NOM, Anti-Gay Marriage Group, Sues To Keep Donors Secret

PROVIDENCE, R.I., Associated Press

A group that opposes same-sex marriage sued the Rhode Island Board of Elections, saying it wants to run ads in the governor's race and other contests but doesn't want to have to comply with state campaign finance laws.

The National Organization for Marriage said in a federal lawsuit that it should not be forced to report its expenditures or comply with spending limits or bans that are required for political action committees. The group said it shouldn't be considered a PAC because it's not controlled by a political candidate and does not spend the majority of its money on Rhode Island's political races. It says the rules for PACs are burdensome and interfere with free speech.

"You have to negotiate the myriad regulations that apply, and for a lot of organizations, it's just not worth it," said Jeffrey Gallant, a lawyer with the James Madison Center for Free Speech, which is representing the group. "These laws are a deterrent for free and open speech in political matters."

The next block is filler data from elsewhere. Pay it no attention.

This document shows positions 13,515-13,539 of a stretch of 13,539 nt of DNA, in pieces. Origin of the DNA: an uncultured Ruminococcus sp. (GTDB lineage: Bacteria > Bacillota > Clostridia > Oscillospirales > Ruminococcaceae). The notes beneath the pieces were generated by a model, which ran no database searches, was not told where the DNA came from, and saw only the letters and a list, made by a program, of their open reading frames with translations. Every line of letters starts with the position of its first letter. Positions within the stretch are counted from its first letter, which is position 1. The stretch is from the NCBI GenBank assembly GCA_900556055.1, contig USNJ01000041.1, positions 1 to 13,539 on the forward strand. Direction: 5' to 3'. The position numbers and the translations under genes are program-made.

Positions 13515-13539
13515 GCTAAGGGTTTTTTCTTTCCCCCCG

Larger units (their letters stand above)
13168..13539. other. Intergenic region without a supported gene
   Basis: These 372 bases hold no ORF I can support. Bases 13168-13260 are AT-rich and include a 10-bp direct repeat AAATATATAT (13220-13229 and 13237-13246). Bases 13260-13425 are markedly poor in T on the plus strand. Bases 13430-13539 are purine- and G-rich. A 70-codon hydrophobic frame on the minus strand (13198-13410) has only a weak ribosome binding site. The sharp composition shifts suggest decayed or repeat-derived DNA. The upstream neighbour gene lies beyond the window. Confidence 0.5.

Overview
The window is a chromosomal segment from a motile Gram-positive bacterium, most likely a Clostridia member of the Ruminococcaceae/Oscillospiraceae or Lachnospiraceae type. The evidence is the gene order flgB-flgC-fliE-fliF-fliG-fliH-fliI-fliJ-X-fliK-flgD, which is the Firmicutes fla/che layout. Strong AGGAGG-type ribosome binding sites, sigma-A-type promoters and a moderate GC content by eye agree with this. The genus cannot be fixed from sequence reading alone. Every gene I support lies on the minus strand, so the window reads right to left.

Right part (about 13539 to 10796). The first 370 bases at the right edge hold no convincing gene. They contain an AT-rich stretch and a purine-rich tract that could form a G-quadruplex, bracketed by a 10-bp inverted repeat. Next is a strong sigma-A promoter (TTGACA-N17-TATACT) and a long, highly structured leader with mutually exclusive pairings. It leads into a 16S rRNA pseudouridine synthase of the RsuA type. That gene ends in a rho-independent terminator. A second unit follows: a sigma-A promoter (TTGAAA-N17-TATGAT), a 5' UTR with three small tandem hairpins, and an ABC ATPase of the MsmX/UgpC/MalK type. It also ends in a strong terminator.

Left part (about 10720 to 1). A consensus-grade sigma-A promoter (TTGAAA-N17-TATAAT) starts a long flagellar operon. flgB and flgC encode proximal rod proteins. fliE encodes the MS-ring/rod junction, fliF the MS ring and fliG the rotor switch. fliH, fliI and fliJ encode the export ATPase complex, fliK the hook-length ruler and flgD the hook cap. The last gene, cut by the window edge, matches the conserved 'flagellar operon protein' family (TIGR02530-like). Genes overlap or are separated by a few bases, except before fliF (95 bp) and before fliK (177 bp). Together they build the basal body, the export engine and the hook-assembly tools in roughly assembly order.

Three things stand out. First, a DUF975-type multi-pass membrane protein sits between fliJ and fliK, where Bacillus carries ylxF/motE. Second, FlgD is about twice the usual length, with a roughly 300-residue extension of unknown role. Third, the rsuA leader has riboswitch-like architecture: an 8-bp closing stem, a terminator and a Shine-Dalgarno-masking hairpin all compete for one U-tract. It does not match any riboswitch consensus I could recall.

The suit, filed last week in U.S. District Court in Providence, does not specify the races the organization wants to be involved in, but sample ads that are included as exhibits to the complaint show support for Republican ideals -- including lower taxes and fiscal conservatism.

In one ad, a girl named Emily explains that she learned in school that day "about a prince who married a prince. And I can marry a princess!" The narrator then instructs viewers or listeners to contact Democratic gubernatorial candidate Frank Caprio or his independent opponent, Lincoln Chafee. Both candidates say they support same-sex marriage.

Another sample ad, presumably prepared before the Sept. 14 primary, encourages voters to support the Republican nominee for governor -- John Robitaille won the GOP primary -- by calling him to say, "Thank you for standing up for marriage."

The group also wants to run ads for General Assembly races.

Rhode Island is one of two New England states that does not allow same-sex marriage.

Mike Healey, a spokesman for the attorney general's office, which is representing the board of elections, declined to comment Monday but said the National Organization for Marriage has filed similar suits in other states.

Gallant said the organization's lawsuit was supported by a recent blockbuster U.S. Supreme Court decision that freed businesses and unions to directly spend money on federal elections.

U.S. District Judge Mary Lisi has scheduled an in-chambers conference on the lawsuit for Thursday.